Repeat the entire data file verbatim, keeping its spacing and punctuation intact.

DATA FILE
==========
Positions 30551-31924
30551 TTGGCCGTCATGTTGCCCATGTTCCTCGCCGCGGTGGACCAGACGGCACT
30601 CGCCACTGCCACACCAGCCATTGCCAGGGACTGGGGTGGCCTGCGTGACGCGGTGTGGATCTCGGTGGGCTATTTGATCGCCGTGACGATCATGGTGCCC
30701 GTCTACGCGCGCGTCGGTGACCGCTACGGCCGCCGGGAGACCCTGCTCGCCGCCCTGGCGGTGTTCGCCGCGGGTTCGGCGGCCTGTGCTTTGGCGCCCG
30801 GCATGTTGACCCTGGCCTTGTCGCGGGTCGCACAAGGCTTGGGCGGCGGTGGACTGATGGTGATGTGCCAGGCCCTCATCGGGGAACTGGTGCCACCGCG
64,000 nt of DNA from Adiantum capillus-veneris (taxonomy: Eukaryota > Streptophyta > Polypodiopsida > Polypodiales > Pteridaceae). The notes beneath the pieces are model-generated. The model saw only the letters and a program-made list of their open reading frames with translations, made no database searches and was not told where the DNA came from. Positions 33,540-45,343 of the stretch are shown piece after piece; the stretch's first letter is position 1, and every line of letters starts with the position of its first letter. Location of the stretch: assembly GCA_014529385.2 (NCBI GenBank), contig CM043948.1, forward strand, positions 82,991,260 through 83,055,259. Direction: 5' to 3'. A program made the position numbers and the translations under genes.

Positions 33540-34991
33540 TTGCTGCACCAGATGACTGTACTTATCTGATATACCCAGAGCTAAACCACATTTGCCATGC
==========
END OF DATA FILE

Positions 30551-31924
30551 TTGGCCGTCATGTTGCCCATGTTCCTCGCCGCGGTGGACCAGACGGCACT
30601 CGCCACTGCCACACCAGCCATTGCCAGGGACTGGGGTGGCCTGCGTGACGCGGTGTGGATCTCGGTGGGCTATTTGATCGCCGTGACGATCATGGTGCCC
30701 GTCTACGCGCGCGTCGGTGACCGCTACGGCCGCCGGGAGACCCTGCTCGCCGCCCTGGCGGTGTTCGCCGCGGGTTCGGCGGCCTGTGCTTTGGCGCCCG
30801 GCATGTTGACCCTGGCCTTGTCGCGGGTCGCACAAGGCTTGGGCGGCGGTGGACTGATGGTGATGTGCCAGGCCCTCATCGGGGAACTGGTGCCACCGCG
64,000 nt of DNA from Adiantum capillus-veneris (taxonomy: Eukaryota > Streptophyta > Polypodiopsida > Polypodiales > Pteridaceae). The notes beneath the pieces are model-generated. The model saw only the letters and a program-made list of their open reading frames with translations, made no database searches and was not told where the DNA came from. Positions 33,540-45,343 of the stretch are shown piece after piece; the stretch's first letter is position 1, and every line of letters starts with the position of its first letter. Location of the stretch: assembly GCA_014529385.2 (NCBI GenBank), contig CM043948.1, forward strand, positions 82,991,260 through 83,055,259. Direction: 5' to 3'. A program made the position numbers and the translations under genes.

Positions 33540-34991
33540 TTGCTGCACCAGATGACTGTACTTATCTGATATACCCAGAGCTAAACCACATTTGCCATGC